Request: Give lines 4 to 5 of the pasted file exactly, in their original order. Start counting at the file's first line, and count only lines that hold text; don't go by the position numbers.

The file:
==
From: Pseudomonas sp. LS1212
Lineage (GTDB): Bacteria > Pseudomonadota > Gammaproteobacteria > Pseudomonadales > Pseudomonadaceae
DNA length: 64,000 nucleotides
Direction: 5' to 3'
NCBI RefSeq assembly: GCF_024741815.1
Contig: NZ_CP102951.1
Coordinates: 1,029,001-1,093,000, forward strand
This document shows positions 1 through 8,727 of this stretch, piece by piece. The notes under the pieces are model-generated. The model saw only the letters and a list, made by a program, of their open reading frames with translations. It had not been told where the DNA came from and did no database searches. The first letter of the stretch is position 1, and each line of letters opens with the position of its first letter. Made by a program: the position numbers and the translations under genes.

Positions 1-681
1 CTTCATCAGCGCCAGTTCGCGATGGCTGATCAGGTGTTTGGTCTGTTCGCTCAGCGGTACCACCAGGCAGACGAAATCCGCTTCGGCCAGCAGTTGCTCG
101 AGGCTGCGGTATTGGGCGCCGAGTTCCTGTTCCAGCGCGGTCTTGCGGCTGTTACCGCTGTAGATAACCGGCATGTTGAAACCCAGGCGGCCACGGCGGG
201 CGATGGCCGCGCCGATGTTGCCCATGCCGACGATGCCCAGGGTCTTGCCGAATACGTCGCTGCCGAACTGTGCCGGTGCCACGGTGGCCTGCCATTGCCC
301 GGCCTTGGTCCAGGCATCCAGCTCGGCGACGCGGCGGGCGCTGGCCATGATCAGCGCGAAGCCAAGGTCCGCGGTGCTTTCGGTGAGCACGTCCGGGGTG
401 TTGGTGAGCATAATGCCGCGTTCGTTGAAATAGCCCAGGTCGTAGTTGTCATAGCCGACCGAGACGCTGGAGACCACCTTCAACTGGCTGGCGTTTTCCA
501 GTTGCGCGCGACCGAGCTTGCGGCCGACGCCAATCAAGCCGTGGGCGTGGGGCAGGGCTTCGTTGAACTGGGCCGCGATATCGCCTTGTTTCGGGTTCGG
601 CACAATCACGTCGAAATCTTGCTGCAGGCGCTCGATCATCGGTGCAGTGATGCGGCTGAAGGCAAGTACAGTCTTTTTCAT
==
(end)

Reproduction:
Direction: 5' to 3'
NCBI RefSeq assembly: GCF_024741815.1